Health Tech Startup Suki Is Using Artificial Intelligence To Make Patient Records More Accessible To Every Doctor

On its website, healthcare tech startup Suki AI touts its Suki Speech Platform as “the most intelligent and responsive voice platform in healthcare.” The company builds software intended to assist doctors in more easily and efficiently complete patient documentation in patients’ electronic health records, or EHR. The idea is simple: by making charting faster and more accessible—this is accessibility too, especially for doctors with certain conditions of their own—the more physicians can shift their energy from the bureaucratic aspect of medicine to the actual practice of the profession. After all, doctors spend a king’s ransom on medical school to help people, not push pencils on their behalf.

In a press release issued this week, the Bay Area-based company announced a partnership with EHR maker Epic that entails deep integration of Suki’s AI-powered voice assistant tech with Epic’s records tech. Suki notes its eponymous Suki Assistant “helps clinicians complete time-consuming administrative tasks by voice and recently announced the ability to generate clinical notes from ambiently listening to a patient-clinician conversation; the integration enables notes to automatically be sent back to Epic, updating the relevant sections.”

“Ambient documentation holds great promise for reducing administrative burden and clinician burnout, and we are delighted to work with Epic to deliver a sophisticated, easy-to-use solution to its client base,” said Suki CEO Punit Soni in a prepared statement. “Suki Assistant represents the future of AI-powered voice assistants, and we are thrilled that it is integrated with Epic through its ambient APIs.”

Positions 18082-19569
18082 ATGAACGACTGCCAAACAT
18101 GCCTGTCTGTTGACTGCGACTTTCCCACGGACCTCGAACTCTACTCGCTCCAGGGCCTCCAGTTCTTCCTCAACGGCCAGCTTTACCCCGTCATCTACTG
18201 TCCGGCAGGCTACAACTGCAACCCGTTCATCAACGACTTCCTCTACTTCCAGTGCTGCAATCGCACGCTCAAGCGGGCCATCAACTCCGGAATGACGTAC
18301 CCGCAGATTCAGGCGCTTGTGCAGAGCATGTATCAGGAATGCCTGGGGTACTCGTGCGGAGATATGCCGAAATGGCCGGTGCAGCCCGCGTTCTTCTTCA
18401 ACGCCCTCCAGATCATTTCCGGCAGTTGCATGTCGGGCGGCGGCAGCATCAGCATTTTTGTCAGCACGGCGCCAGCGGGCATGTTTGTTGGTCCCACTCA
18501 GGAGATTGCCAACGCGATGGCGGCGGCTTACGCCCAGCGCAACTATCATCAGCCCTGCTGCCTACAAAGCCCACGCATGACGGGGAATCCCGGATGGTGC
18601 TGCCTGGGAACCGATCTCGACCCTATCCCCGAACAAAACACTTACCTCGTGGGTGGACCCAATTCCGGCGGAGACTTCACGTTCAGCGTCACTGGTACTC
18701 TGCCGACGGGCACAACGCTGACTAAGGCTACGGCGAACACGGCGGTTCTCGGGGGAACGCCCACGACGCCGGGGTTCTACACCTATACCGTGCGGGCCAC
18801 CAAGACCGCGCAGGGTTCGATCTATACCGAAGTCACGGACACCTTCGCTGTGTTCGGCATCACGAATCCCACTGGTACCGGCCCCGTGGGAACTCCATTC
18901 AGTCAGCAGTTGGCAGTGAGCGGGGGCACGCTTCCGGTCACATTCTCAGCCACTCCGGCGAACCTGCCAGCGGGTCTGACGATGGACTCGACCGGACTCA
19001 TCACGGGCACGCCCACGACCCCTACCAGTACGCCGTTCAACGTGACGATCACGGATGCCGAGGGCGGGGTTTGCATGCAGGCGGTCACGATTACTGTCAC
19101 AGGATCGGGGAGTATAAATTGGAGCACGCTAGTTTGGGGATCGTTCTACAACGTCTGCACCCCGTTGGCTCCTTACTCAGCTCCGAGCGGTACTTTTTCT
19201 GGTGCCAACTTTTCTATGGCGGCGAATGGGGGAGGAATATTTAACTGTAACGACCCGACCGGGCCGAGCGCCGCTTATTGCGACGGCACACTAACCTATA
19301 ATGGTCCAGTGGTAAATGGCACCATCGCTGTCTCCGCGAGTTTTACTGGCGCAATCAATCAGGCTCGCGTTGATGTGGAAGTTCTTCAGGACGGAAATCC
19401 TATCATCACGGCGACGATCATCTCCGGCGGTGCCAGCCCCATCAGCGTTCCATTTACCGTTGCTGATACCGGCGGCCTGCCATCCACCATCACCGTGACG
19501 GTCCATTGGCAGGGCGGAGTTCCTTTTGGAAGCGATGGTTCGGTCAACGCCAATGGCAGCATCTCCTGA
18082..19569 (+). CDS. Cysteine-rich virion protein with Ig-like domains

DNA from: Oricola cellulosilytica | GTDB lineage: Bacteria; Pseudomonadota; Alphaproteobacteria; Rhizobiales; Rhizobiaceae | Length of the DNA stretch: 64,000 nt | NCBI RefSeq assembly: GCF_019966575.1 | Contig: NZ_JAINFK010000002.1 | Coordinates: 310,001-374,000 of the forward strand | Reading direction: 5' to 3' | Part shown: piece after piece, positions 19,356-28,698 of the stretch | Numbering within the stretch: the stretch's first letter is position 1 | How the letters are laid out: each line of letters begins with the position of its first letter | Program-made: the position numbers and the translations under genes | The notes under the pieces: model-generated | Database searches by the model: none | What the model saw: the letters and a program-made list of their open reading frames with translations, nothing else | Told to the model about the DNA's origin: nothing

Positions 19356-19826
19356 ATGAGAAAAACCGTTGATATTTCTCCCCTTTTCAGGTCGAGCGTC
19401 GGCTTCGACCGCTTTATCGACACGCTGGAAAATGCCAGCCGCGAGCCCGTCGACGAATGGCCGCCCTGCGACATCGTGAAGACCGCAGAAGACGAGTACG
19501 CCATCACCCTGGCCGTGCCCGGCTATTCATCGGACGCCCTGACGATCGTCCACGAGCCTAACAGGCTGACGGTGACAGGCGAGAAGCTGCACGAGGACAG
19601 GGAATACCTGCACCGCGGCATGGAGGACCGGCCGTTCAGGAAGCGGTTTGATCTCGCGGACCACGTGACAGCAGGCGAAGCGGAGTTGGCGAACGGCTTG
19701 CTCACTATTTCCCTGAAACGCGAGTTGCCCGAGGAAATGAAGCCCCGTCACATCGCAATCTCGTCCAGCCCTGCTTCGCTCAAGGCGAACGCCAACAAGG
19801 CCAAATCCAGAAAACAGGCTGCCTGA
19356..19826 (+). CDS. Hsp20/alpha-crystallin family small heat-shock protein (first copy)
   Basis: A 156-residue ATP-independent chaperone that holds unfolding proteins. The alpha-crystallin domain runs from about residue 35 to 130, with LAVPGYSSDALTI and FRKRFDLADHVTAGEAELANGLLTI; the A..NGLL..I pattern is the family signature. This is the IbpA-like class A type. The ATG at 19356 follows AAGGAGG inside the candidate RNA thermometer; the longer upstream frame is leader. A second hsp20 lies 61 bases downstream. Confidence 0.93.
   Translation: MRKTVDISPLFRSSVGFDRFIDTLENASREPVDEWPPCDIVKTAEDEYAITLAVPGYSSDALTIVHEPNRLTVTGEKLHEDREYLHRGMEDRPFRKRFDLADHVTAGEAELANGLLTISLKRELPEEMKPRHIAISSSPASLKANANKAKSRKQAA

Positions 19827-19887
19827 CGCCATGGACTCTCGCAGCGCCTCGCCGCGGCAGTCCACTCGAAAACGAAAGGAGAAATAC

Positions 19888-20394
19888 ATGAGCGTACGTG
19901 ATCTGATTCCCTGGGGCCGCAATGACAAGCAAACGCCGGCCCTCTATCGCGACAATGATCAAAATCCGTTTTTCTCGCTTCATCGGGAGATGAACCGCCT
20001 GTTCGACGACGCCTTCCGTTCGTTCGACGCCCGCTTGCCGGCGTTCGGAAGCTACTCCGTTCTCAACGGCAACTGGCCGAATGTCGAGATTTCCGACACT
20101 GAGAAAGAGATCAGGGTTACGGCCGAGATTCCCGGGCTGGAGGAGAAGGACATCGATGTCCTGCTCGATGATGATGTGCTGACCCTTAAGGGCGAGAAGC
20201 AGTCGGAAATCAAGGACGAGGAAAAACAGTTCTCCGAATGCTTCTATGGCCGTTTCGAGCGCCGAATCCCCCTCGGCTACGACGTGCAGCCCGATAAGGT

In an interview with me conducted over email ahead of the announcement, Soni explained Suki’s mission is to “make healthcare tech invisible and assistive so that clinicians can focus on patient care.” The conduit through which Soni and team accomplishes their mission is their core product in the Suki Assistant. According to Soni, the company’s origin story began when he spotted a big hole in the health tech market. Clinician burnout, he said, continues to be a major problem in the industry as society reconciles with a pandemic-addled world. To that point, Soni pointed to a statistic gleaned from a recent study that found 88% of doctors don’t recommend their profession to their children. Soni feels the sobering reality is indicative of societal and financial problems. “I believe that when utilized properly, AI and voice technologies can transform healthcare and help relieve administrative burdens,” he said. “Suki has spent years investing in our technology to develop a suite of solutions that reduce burnout, improve the quality of care, and increase [the return on investment] for healthcare systems.”

When asked how the Suki Assistant works at a technical level, Soni told me it’s “the only product on the market that integrates with commonly used EHRs like Epic to create a seamless workflow for physicians.” He went on to tell me the company has used generative AI and large language models in training the Suki software; one of the team’s overarching goals was to build an assistant that could (reasonably) understand natural language. The team didn’t want people to have to memorize some rote syntax, akin to interacting with a pseudo-sentient command line. Clinicians can ask queries like “Who’s my next patient?” or ”Suki, what’s my schedule?” Moreover, users can dictate notes to the Assistant and ask it to show a list of a patient’s allergies. “Our goal is to make Suki as intuitive and easy to use as possible and we use the latest technologies in voice and AI to do so,” Soni said. “Using Suki should be as easy as picking up a phone, opening the app, and speaking naturally to it. There’s a lot of tech under the hood to enable that experience.”